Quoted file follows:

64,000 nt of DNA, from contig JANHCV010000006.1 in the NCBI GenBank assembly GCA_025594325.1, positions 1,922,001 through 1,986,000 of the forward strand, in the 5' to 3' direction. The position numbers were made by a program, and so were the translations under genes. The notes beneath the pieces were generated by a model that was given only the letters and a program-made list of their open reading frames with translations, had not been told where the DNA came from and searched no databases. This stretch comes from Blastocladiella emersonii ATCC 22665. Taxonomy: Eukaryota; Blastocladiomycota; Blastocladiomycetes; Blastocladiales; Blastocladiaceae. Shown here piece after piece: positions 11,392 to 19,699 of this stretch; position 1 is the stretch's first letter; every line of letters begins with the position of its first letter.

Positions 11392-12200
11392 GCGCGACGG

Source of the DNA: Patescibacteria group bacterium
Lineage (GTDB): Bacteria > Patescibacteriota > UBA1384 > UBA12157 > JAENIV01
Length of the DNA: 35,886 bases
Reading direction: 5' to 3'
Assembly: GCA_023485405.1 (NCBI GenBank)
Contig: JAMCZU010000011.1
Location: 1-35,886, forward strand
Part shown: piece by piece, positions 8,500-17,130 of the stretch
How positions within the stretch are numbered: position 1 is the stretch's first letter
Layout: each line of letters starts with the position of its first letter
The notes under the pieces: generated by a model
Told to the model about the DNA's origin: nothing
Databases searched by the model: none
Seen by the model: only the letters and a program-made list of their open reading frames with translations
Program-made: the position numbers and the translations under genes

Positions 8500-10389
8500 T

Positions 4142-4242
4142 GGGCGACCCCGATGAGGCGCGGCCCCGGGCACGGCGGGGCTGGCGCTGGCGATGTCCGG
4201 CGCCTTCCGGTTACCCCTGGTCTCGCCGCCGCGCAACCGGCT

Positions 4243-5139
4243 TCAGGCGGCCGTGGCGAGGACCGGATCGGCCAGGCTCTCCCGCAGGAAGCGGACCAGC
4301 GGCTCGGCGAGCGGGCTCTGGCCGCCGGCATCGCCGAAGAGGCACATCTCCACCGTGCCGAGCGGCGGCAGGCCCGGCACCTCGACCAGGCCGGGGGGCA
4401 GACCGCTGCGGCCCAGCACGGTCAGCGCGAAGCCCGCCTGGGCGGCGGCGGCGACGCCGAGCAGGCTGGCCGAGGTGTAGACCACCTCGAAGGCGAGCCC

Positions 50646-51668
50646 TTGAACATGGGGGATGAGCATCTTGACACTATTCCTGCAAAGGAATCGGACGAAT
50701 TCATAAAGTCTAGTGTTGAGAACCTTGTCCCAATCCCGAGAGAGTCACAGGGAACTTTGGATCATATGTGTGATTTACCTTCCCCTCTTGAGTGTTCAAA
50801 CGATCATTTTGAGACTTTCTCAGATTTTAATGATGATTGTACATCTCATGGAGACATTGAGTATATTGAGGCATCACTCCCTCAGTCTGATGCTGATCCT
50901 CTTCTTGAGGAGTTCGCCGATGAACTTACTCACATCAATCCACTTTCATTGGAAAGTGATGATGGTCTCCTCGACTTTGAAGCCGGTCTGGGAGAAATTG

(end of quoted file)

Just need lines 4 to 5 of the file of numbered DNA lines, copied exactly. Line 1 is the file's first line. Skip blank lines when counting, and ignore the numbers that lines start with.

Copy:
Source of the DNA: Patescibacteria group bacterium
Lineage (GTDB): Bacteria > Patescibacteriota > UBA1384 > UBA12157 > JAENIV01